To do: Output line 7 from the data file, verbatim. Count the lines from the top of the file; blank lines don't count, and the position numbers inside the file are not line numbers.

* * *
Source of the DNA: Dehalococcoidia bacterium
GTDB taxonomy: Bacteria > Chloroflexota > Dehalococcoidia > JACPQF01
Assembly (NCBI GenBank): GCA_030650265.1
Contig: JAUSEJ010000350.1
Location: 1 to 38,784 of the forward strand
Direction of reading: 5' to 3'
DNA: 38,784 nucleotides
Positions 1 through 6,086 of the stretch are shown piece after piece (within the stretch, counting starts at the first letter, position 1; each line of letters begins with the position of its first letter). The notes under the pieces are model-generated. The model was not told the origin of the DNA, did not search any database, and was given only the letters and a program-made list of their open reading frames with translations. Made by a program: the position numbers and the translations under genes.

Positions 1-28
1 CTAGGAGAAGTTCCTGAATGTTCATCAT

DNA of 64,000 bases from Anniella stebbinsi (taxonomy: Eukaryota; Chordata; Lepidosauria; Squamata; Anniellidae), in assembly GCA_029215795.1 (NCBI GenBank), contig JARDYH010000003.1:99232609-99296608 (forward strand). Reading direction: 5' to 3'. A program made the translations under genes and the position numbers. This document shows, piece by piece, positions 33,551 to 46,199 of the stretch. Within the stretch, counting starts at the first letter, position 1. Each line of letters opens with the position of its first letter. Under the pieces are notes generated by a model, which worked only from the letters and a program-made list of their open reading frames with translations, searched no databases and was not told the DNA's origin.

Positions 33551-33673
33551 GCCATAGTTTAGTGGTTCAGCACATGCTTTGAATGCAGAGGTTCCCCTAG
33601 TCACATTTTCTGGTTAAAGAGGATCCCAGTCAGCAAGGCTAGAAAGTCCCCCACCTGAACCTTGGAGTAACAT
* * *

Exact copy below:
DNA: 38,784 nucleotides